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Too little rest did not fly

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calendar 16 May 2024
globus Sweden

Three airline employees did not receive their scheduled rest time due to flight delays. The Labour Court found that the airline company had breached the Cabin Agreement by not ensuring appropriate rest time for the employees.

An airline company had scheduled a 13-hour rest period for three of its employees at Arlanda Airport. However, the employees did not get the rest period due to flight delays.

The airline company was covered by a provision in the cabin agreement that ensures all cabin crew have at least a 13-hour rest period. The question before the court was whether the agreement should be interpreted as 13 scheduled rest hours or 13 actual rest hours.  

Delays or no delays

The company breached the cabin agreement because the three employees had received less than 13 hours of actual rest time. It did not matter that the airline had scheduled an appropriately long rest period.

The wording of the agreement did not support a difference between scheduled and actual rest periods. The court noted that cabin crews are forced to continue working despite delays, but this should not impact the minimum rest period until their next flight.

IUNO’s opinion

Employees have protected rest periods that companies must respect. Therefore, companies must track employees' overtime and on-call time. This applies whether the employee works full-time or part-time. We have previously written about an EU ruling from 2019 that established that companies must track employees’ working hours here.

IUNO recommends that companies that do not already have one implement a system for tracking employee overtime as soon as possible. The system must comply with existing employment and data protection rules. Failure to comply with the working hour rules could result in a sanction fee being paid for each hour of unlawful working time.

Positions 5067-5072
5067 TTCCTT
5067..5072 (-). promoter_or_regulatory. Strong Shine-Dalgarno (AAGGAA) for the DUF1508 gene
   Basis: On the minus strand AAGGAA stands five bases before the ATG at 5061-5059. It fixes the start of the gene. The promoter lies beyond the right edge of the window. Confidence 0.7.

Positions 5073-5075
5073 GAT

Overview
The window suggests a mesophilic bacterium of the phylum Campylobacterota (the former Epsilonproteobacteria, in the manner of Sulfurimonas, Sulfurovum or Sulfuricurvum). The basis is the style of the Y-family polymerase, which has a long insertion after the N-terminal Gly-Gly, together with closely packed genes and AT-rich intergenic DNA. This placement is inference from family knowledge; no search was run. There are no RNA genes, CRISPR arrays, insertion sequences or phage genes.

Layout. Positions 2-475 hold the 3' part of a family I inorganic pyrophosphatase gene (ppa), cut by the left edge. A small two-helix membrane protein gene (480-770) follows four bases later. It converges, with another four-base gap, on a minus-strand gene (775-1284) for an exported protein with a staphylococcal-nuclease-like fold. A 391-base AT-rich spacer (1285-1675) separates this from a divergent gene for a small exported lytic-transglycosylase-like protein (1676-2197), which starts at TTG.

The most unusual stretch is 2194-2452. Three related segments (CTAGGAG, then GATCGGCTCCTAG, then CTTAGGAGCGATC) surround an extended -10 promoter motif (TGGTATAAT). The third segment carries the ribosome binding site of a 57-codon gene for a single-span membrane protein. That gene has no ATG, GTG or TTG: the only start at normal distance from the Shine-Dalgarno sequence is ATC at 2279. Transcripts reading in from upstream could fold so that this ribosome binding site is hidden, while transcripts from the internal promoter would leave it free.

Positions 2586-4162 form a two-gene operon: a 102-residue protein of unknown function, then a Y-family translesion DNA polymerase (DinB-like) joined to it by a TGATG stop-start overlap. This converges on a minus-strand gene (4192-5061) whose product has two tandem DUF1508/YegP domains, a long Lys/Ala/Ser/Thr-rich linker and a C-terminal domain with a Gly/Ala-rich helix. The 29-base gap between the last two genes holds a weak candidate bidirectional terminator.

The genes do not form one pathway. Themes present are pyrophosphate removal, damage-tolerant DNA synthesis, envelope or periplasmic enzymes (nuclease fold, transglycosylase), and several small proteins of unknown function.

[The Swedish Labour Court’s decision of 3 April 2024 in case 24/24]

An airline company had scheduled a 13-hour rest period for three of its employees at Arlanda Airport. However, the employees did not get the rest period due to flight delays.

The airline company was covered by a provision in the cabin agreement that ensures all cabin crew have at least a 13-hour rest period. The question before the court was whether the agreement should be interpreted as 13 scheduled rest hours or 13 actual rest hours.  

Delays or no delays

The company breached the cabin agreement because the three employees had received less than 13 hours of actual rest time. It did not matter that the airline had scheduled an appropriately long rest period.

The wording of the agreement did not support a difference between scheduled and actual rest periods. The court noted that cabin crews are forced to continue working despite delays, but this should not impact the minimum rest period until their next flight.

IUNO’s opinion

Employees have protected rest periods that companies must respect. Therefore, companies must track employees' overtime and on-call time. This applies whether the employee works full-time or part-time. We have previously written about an EU ruling from 2019 that established that companies must track employees’ working hours here.

IUNO recommends that companies that do not already have one implement a system for tracking employee overtime as soon as possible. The system must comply with existing employment and data protection rules. Failure to comply with the working hour rules could result in a sanction fee being paid for each hour of unlawful working time.

[The Swedish Labour Court’s decision of 3 April 2024 in case 24/24]

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Anders

Etgen Reitz

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Etgen Reitz

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